But Fox and Sheridan were far from the worst companions of the prince of Wales. The duke of Chartres, now become, by the death of his father, duke of Orleans, and who was afterwards too notorious as Philip Egalite, had made a very familiar acquaintance with the prince. He had come over in 1784, and now he returned again in 1786, and the prince and he ran a wild career of gambling, betting, and every species of debauchery. At Epsom, Newmarket, and the prince's favourite abode, Brighton, they ran into a perfect abyss of debt and riot. The artful Frenchman then proposed to the prince that the best way to get rid of his embarrassments was to receive a loan, and a pension from France, which he undertook to manage for him. This was what Charles II. and James II. had, and for a time they had rendered themselves independent of parliament by it. The prince appears to have jumped at the tempting bait, which would leave him free to pursue his wild career in spite of parliament, of Pitt, and of his pious and penurious father. He did not seem to have troubled himself to reflect what was the end of the Stuart kings who had made themselves pensioners of France. But, fortunately for the honour of both England and the prince, the thing got wind. The duke of Portland heard of it, and immediately mentioned it to Sheridan. Not contented with this, the duke wrote to Sheridan, impressing the necessity of avoiding this fatal snare. He assured him that he had received confirmation of the truth of the report. "The particulars," he wrote, " varied in no respect from those I related to you, except in the addition of a pension, which is to take place immediately on the event which entitles the creditors to payment, and is to be granted for life to a nominee of the D- of O-s. The loan was mentioned in a mixed company by two of the Frenchwomen and a Frenchman, none of whose names I know, in Calonne's presence, who interrupted them by asking how they came to know anything of the matter; then set them right in two or three particulars which they had misstated, and afterwards begged them for God's sake not to talk of it, because it might be their complete ruin." Portland adds, " I am going to Bulstrode, but will return at a moment's notice, if I can be of the least use in getting rid of this odious engagement, or preventing its being entered into, if it should not yet be completed." The matter being thus necessarily crushed, great pains were taken by the prince's friends to make it appear that he rejected the offer the moment it was made, and there were many exclamations on their part of " how great! " " how noble!"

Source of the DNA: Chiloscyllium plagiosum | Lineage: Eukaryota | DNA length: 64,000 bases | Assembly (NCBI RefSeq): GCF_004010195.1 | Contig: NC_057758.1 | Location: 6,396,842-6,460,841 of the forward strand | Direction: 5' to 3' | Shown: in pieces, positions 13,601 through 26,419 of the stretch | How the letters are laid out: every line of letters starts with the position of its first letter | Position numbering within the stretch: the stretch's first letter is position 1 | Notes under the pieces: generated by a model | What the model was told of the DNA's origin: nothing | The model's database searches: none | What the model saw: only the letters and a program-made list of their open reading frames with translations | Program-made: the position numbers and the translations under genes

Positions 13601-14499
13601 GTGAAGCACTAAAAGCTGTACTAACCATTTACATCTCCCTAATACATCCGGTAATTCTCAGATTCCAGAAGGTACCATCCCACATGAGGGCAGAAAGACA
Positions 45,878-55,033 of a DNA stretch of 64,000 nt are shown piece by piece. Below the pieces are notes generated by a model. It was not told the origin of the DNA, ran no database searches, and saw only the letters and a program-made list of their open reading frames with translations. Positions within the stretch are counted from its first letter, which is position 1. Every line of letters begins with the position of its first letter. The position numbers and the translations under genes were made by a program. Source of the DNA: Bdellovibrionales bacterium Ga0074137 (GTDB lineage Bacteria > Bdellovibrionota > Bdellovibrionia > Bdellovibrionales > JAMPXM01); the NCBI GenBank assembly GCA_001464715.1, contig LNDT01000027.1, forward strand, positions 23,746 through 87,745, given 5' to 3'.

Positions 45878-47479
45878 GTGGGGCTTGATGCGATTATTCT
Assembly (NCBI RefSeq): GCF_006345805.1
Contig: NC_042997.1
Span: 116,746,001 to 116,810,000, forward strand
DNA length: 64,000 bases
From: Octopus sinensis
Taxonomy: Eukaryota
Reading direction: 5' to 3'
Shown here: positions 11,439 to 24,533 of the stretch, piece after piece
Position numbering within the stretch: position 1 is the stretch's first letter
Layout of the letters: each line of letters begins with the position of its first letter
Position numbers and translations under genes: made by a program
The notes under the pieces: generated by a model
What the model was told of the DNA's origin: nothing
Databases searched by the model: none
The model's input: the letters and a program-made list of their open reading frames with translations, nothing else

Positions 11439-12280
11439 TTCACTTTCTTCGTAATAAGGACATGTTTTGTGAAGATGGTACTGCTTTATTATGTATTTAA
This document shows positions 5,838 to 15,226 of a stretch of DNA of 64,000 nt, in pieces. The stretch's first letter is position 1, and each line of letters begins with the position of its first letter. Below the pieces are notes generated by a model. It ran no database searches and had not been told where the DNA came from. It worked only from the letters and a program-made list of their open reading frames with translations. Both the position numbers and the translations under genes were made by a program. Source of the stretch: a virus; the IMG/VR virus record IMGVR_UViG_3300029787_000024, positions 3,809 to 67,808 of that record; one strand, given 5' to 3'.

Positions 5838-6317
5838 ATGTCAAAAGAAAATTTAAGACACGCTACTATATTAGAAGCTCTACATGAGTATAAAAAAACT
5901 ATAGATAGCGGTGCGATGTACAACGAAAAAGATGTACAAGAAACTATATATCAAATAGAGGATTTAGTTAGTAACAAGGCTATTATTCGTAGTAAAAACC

Thus, at the very moment that Sheridan was in parliament more than hinting that the king was capable of being bribed by Warren Hastings' diamond, he was the confidant of the king's son in an attempt at far more fatal bribery. It does not appear that even this danger relaxed the king's purse-strings, and, in truth, such relaxation, with the prince's habits, could only have been an additional curse to him. But it seems to have hastened arrangements for getting the rest of the royal sons out of the Circean corruptions of London. The duke of York and the duke of Kent were sent to Germany, and put under officers there to study the Prussian military system; and the dukes of Cambridge, Sussex, and Cumberland were sent to Germany too, as students at the university of Göttingen. William, duke of Clarence, was sent to sea as midshipman. The last was the only popular arrangement. All the German ones were regarded as the dictations of the queen, and calculated to inspire the princes with despotic and anti-English notions.